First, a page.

11 Nice Ways to Say 'No' to Food Pushers

During family gatherings, food temptations are everywhere. From stuffing and pumpkin pie on Thanksgiving to eggnog and sugar cookies in December, to barbecues in the summer, the seasonal temptations are endless. It can be tough enough to navigate the buffet without having your great aunt force an extra helping of potatoes on your plate or resisting Grandma Dolly's pleas that you take a second piece of her famous apple pie. There's always some kind of event going on: birthday parties, family get-togethers, company meetings, bridal and baby showers--and all of these events have one thing in common (besides all the tempting food): food pushers.
 
Food pushers range from well-intentioned loved ones to total diet saboteurs. Regardless of their motivation, it's important to stick to your guns. You can always be honest and say that you're simply trying to eat healthier, but if that response gets ignored (or doesn't come easily), the following retorts to their food-forcing ways will keep you in control of what goes on your plate and in your mouth!
 
The Push: "It's my specialty, you have to try it!"

Your Response: "I will in a bit!"

Why It Works: Stalling is a great tactic with food pushers. Odds are the offender won't follow you around making sure you actually try the dish. If they catch up with you by the end of the party to ask what you thought, tell them that it slipped your mind but you'll be sure to try it next time.
 
The Push: "This [insert name of high-calorie dish] is my favorite. You'll love it!"

Your Response: "I had some already—so delicious!"

Why It Works: A white lie in this situation isn't going to hurt anybody. You'll get out of eating food you don't want or need, and the food pusher will have gotten a compliment on what probably is a delicious dish.
 
The Push: "It's just once a year!"

Your Response: "But I'll probably live to celebrate more holidays if I stick with my diet plan!"

Why It Works: People can sometimes see healthy eating as vain—a means to the end result of losing weight and looking better. It's harder for a food pusher to argue with you if you bring attention to the fact that you eat right and exercise for better health and a longer life. Looking good just happens to be a side effect!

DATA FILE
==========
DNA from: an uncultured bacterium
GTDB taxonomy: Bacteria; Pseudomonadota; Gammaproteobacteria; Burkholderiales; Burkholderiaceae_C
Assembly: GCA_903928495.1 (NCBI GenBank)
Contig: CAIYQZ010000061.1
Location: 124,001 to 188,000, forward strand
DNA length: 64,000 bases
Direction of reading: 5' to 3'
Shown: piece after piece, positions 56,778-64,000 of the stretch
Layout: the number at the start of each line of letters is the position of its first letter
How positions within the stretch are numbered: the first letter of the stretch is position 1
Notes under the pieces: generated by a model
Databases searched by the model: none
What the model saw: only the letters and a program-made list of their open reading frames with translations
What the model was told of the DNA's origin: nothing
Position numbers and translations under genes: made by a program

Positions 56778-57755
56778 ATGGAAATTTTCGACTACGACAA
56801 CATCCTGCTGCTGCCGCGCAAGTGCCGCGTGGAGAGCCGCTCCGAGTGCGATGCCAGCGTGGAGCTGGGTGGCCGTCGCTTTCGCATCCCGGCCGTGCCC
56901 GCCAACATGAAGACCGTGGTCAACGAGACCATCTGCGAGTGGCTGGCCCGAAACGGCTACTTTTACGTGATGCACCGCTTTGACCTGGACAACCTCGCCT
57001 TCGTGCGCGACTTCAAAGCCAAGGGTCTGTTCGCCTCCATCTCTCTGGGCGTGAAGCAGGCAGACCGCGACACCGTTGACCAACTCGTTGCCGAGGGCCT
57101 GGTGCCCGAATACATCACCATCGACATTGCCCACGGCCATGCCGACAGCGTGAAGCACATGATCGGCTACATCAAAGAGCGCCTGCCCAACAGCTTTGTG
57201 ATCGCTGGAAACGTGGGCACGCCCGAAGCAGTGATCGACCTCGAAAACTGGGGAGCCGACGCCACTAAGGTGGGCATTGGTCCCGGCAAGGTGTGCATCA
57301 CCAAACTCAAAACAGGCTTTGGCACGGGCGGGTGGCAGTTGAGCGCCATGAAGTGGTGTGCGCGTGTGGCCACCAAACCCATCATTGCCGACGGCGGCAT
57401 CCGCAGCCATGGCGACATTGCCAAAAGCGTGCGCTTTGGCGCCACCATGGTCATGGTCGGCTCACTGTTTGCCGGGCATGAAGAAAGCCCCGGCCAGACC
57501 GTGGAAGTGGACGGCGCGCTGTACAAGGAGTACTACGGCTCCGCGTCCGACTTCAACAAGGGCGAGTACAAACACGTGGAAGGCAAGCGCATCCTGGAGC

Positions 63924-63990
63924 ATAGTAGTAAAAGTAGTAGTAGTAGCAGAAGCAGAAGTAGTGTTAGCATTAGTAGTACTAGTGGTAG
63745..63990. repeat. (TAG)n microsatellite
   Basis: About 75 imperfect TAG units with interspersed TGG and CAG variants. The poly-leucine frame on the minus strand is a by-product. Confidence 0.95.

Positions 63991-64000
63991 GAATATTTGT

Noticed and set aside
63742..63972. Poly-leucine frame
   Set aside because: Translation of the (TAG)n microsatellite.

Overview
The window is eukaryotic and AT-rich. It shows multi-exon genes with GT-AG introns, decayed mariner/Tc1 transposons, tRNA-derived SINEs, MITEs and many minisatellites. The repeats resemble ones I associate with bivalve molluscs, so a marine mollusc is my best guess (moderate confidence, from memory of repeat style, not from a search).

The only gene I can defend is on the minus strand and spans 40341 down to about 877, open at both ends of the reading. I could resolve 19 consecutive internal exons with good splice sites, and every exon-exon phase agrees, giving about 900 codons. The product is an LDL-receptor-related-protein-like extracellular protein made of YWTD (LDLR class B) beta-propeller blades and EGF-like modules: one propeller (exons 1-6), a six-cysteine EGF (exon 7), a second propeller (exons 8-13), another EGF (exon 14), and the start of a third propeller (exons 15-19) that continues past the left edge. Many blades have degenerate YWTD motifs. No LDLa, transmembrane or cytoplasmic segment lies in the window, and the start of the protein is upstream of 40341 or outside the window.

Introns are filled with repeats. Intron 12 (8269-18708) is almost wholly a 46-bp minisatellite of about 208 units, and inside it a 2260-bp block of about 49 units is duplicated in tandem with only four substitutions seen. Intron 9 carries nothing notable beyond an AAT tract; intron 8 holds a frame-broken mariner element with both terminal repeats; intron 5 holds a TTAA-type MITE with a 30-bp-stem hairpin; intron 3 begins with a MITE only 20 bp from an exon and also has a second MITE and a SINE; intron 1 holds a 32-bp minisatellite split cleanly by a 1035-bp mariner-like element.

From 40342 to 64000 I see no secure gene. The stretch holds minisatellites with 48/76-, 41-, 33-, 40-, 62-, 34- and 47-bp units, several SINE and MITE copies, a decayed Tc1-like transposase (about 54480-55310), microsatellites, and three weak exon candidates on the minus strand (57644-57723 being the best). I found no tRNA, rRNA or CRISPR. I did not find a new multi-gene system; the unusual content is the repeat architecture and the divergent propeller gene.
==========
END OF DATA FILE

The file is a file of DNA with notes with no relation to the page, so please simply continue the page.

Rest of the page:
The Push: "Looks like someone is obsessed with dieting…"

Your Response: "I wouldn't say obsessed, but I am conscious of what I eat."

Why It Works: Words like "food snob" or "obsessed" are pretty harsh when they're thrown around by food pushers. But don't let passive-aggressive comments like this bring you down—or make you veer away from your good eating intentions. Acknowledging your willpower and healthy food choices might influence others to be more conscious of what they eat. Sometimes you just have to combat food pushers with a little straightforward kindness.
 
The Push: "If you don't try my dish, I'm just going to have to force you to eat it!"

Your Response: "Sorry, but I don't like (or can't eat) [insert ingredient here]."

Why It Works: It's hard to argue with someone's personal food preferences. If someone doesn't like an ingredient whether its sweet potatoes, pumpkin, or butter, odds are that he or she hasn't liked it for a very long time. If you'd like to get creative with this one, go into detail about how you got sick on the ingredient as a kid or how your mom says you always threw it across the room as a baby. Who can argue with that?
 
The Push: "You need some meat on your bones."

Your Response: "Trust me, I'm in no danger of wasting away!"